Why I fly United Airlines ~ Brand Mix

Tuesday, September 16, 2008

Why I fly United Airlines

There's really just one reason: I have Premier status on United and I don't have status on any other airline.

That means, for example, that when I fly United I get to board early, grab some overhead cabin space and sit in one of the extra-leg-room seats (no contortion required). Whereas, when I fly any of the other major airlines, I'm waiting around for seating zone 4 or higher, at the back of the bus sitting close to the toilet seat.

But does this make me a loyal United customer? I guess it depends on your definition but "no" if that definition includes any emotional attachment.

Tom Peters thinks that the word "loyalty" has been kidnapped. In a post: "A bribe is not a relationship" he says: "Hey, there's nothing wrong with multiple purchases, but return visits don't necessarily correlate with true, meaningful loyalty. This kind of tit-for-tat transactional loyalty can be fleeting. Purchase intent one week doesn't automatically lead to purchase intent the next week, if a competitor offers a better sale price or promotion. This is the kind of loyalty that can evaporate quickly when another company offers better incentives."

From this perspective, United's frequent flyer program is not so much of a loyalty program as it is a switching cost management program that has succeeded (very well) in raising my cost to use other airlines (except those that are in the Star Alliance).

Contrast my relationship with United to the relationship one of my colleagues has with American Airlines. I traveled with her to LA last week and she invited me in to the Admiral's Club where she knew all of the people behind the desk and was telling me the stories about how so-and-so used to work in a ticket office in the city (remember those?) and how so-and-so had helped her out when she was stuck somewhere and on and on and on!

Now that seems to be the kind of loyalty Tom is talking about.


Anonymous said...

I too am a "loyal" United flyer. Yes, i am bribed. But the bribes are damn good (i believe UA wins best FF program by the FF business association groups (who are those people anyway?). Plus, the bribes are really well branded. It's much more fun to be called 1k or Global Services than Platinum or Gold (snore).
I am Global Services which gives me many upgrades to first class and preferential treatment that frankly astounds me. Cutting in line, instant ugrade clearence, first choice in meals and "thank yous". It makes me feel special, like United knows who I am, eventhough my status was assigned by a database.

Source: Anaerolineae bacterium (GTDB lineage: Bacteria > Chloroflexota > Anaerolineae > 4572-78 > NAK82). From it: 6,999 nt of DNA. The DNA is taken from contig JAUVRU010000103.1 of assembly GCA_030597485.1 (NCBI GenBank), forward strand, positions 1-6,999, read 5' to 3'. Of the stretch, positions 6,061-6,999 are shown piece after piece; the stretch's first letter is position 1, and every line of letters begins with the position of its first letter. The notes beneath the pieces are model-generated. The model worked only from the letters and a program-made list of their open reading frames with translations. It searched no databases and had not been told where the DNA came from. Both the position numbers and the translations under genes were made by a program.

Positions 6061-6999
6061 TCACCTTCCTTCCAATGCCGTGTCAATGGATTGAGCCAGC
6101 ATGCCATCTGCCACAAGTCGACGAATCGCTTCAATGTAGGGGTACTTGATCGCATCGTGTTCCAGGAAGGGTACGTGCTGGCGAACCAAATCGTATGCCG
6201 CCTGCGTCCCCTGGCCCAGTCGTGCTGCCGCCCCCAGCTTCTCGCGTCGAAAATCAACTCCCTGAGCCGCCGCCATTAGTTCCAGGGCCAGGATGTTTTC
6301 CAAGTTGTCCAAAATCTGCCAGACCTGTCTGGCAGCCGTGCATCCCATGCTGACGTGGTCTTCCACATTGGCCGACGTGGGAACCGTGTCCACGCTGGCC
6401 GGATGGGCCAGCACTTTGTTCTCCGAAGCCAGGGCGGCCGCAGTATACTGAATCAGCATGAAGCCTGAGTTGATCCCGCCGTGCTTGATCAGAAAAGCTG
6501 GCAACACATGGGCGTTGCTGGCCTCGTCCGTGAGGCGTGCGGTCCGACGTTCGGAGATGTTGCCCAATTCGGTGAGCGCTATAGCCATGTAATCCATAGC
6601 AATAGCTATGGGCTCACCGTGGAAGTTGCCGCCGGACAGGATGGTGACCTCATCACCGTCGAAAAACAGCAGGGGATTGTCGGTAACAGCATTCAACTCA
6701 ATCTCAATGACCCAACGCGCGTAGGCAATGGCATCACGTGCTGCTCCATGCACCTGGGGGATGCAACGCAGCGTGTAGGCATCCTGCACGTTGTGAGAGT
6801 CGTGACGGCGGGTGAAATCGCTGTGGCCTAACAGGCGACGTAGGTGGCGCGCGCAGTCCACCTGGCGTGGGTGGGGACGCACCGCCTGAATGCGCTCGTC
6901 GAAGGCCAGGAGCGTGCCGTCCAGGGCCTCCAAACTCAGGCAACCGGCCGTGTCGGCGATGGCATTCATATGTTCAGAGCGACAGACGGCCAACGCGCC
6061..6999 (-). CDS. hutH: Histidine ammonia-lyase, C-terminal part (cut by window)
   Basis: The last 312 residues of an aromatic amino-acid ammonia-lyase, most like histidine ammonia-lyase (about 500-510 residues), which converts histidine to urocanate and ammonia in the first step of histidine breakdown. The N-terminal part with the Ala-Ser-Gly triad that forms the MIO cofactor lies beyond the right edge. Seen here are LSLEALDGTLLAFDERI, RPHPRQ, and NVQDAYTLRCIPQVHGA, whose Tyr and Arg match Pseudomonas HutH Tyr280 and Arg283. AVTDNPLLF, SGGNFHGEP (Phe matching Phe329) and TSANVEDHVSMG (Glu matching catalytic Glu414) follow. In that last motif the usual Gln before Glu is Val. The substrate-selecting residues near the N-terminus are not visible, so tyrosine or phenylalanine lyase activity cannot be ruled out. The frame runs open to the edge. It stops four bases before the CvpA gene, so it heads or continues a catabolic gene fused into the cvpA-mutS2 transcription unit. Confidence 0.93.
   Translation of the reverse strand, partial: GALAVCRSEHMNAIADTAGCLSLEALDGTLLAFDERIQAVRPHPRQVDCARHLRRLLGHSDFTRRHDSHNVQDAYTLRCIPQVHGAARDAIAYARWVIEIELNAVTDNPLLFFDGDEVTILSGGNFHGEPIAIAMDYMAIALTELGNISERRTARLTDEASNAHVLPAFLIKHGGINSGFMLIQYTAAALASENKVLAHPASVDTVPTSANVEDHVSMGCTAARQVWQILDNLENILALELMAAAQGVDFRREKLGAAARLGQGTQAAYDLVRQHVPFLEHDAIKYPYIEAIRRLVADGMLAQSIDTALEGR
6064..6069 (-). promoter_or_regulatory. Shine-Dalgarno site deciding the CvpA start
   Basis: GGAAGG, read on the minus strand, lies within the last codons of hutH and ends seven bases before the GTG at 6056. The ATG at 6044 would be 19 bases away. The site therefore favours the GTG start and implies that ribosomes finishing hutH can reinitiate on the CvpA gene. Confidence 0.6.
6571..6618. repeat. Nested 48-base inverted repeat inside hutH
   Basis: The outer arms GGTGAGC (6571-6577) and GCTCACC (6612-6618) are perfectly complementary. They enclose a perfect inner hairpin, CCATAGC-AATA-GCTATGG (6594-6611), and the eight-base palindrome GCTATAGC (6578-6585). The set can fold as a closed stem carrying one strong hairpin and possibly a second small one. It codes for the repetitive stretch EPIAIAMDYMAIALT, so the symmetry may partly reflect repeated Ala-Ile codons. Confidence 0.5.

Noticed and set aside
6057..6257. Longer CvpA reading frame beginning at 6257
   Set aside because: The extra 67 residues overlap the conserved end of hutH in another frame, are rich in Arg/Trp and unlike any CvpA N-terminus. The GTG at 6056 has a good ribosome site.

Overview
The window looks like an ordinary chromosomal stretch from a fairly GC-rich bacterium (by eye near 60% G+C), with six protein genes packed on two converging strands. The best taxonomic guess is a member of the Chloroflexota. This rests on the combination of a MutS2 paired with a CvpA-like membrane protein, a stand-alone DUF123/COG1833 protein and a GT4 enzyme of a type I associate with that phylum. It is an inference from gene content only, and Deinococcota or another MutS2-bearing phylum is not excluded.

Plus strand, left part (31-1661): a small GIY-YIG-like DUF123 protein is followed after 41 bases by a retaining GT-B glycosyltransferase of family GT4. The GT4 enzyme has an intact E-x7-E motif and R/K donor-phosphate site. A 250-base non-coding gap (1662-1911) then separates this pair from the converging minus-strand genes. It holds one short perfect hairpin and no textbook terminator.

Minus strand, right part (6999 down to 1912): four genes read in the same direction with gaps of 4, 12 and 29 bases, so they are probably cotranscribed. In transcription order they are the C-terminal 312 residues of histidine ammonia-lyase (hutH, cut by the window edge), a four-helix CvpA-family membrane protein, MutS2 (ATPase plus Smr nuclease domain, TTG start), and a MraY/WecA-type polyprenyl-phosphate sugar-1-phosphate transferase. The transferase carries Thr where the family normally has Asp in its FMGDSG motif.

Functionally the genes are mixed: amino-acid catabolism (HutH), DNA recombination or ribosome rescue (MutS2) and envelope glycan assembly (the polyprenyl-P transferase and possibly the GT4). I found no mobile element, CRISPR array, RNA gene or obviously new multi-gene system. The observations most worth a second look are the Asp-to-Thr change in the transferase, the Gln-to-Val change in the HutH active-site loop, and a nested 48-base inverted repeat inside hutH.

Aside from the bribed loyalty, I actually do have warm feelings toward UA. I have flown them for years, at times I have been very angry with them, I hate the way they have been managed. But oddly, the horrible tan and grey cabin feels a bit like home (gosh, how sad a comment)
I do however have had way more positive experiences with UA employees than bad ones. Even when they were being screwed out of their pensions. I too have dear friends that I have come to know via my travels. All the ladies at JFK and LGA and in Rio.
There are also some signs that UA has done some amazing innovative things albeit only from time to time as if someone in Chicago is thinking about the brand experience. The P.S. service is a joy to fly. I actually look forward to that flight. The new pillow cases are real cotton and not fire resistant handy wipes any more. And a cotton duvet and a kick ass IFE system. Even the food is edible. They are also the only airline in the world with channel 9 (listening to the pilot for flying geeks) The new Westin lounge at the Red carpet club is nice. The international first class lounges are on par with most European and Asian carriers. Not to forget the new, true lie-flat seats in business! All of which are many miles ahead of any other US carrier. So someone is paying some attention to the brand experience. No, it won't be Singapore, but it will be better than American and Delta in the end. All that, plus my status does make me happy to fly UA and is helping define it's less than definable brand.

Martin Bishop said...

Thanks for that comment. It shows that the issue is not as black and white as I implied in my post. And I agree with you about the P.S. service. That is indeed a joy to fly.

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